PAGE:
• Wed
  • Jul 23, 2014
  • Updated: 9:07am

US and Taiwan study tours to find role models

PUBLISHED : Saturday, 26 May, 2001, 12:00am
UPDATED : Saturday, 26 May, 2001, 12:00am

The first batch of students in Chinese University of Hong Kong's (CUHK) postgraduate e- commerce programmes will have the chance to get a firsthand look at a host of hi-tech companies in the United States and Taiwan.


Those taking part in an optional study tour will spend one week each in California's Silicon Valley and Taiwan's Hsin Chu Science Park.


'The reason for choosing Silicon Valley is obvious - the companies in that area are leaders in IT development, with a lot of success stories,' said Vincent Lai Siu- king, programme director, Master of Science (MSc) in E-commerce (Business Programme).


'We want to take a look at current developments and see if there are any new trends in the West.'


As for Taiwan, Professor Lai thought it might be a useful role model for the SAR. 'Our students are in the e-commerce field. Some of them are owners of IT companies, and they are interested in going to Taiwan to see what is happening there.'


While Silicon Valley has become a sort of mecca among techies throughout the world, Taiwan - once a technological backwater - has emerged in recent years as a centre of technological innovation, strong in both hardware and software development.


An increasing number of graduates of top US universities have returned to the island to set up businesses. Taiwan now ranks as a force to reckon with in the hi- tech world.


'Silicon Valley might not be entirely applicable to us in Hong Kong. Knowing what they are doing will be relevant, but Taiwan is our next-door neighbour, and has been around for a long time. It has also been quite successful, a leader in Asia in terms of IT,' Professor Lai said.


Chinese University set up two postgraduate e-commerce programmes at the start of the current academic year. Both lead to an MSc. They take from five 13- week trimesters to four years to complete.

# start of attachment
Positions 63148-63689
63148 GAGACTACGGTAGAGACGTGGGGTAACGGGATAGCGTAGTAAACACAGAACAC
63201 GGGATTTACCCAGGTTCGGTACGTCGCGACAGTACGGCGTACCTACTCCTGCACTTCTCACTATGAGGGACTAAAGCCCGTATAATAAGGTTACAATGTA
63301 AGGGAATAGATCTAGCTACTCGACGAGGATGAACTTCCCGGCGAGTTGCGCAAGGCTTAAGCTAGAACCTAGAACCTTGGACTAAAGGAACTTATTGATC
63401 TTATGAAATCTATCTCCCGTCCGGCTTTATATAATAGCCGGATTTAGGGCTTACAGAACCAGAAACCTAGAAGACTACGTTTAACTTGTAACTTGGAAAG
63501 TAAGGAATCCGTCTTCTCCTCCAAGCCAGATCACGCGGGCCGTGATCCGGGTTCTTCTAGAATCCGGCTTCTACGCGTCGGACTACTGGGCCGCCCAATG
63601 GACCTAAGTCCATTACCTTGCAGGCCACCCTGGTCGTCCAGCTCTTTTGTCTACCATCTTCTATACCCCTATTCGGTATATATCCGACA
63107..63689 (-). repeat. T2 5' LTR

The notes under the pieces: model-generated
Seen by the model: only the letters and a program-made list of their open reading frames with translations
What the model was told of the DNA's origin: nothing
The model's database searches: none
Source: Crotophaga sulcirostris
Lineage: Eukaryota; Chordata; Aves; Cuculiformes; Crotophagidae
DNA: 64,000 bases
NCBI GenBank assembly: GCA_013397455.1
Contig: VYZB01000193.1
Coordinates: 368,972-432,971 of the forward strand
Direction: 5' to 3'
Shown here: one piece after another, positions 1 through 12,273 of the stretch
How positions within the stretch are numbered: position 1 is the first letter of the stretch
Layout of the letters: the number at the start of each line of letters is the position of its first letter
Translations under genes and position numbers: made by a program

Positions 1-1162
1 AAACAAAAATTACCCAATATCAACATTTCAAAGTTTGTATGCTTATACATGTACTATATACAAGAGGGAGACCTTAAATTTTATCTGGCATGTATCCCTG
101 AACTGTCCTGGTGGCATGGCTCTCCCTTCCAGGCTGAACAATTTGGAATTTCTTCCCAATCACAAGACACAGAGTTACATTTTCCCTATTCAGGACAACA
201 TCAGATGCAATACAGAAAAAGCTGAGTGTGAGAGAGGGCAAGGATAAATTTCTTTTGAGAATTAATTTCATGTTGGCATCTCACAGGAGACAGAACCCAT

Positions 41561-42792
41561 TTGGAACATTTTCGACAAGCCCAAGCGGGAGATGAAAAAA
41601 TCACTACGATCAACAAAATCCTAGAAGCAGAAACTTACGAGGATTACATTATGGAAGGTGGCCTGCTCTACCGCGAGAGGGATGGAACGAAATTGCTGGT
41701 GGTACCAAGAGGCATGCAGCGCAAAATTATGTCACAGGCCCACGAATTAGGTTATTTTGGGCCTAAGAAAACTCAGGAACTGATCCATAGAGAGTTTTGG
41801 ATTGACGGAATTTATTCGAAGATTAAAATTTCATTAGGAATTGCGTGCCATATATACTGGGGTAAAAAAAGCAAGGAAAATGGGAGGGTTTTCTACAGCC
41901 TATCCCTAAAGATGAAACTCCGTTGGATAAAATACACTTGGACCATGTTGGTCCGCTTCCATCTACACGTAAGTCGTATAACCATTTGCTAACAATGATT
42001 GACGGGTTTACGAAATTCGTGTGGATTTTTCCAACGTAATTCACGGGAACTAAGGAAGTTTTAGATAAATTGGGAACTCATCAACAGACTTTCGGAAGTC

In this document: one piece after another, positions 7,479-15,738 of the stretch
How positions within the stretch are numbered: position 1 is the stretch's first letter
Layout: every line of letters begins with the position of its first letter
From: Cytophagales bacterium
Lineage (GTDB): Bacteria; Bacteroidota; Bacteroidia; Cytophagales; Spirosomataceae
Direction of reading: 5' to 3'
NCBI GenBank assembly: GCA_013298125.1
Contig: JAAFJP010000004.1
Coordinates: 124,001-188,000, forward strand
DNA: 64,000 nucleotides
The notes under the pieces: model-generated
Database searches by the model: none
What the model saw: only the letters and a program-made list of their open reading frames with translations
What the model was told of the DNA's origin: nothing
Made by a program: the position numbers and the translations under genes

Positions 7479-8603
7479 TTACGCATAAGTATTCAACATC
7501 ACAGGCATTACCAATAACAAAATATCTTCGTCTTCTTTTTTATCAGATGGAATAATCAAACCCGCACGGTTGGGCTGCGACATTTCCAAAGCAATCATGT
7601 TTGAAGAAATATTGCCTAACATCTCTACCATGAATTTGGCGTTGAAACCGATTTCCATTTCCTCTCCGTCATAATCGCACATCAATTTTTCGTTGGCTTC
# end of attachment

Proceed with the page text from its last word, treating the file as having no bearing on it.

Complementary in nature, the two programmes draw staff from the university's Faculty of Business Administration and Faculty of Engineering. There are shared courses, with the possibility that students from both programmes will work together on integrated course projects.


The business programme concentrates on the managerial aspects of e-commerce, while the technologies programme focuses on information and logistics technologies that support Internet businesses.


Armed with technical expertise and managerial skills, graduates of the business programme should be able to apply their knowledge to setting up an e- commerce company or working as an executive for a firm doing IT or e-commerce.


'The engineering programme is more technically oriented,' Professor Lai said. 'If they want to become a technical engineer or focus on IT, this programme would be more appropriate. It really depends on their long- range plans.'


Many of the students in the two programmes are first degree holders working in IT, engineering or management. Some are seasoned professionals with many years of experience, while others are fresh graduates. On average, they have been working for 10 years.


Following an initial combined intake of 50 students, the two programmes are now recruiting for their second batch, and already a change in attitude can be seen among applicants. This year's applicants seem genuinely interested in e-commerce, and are not motivated only by high salaries and stock options, he said.


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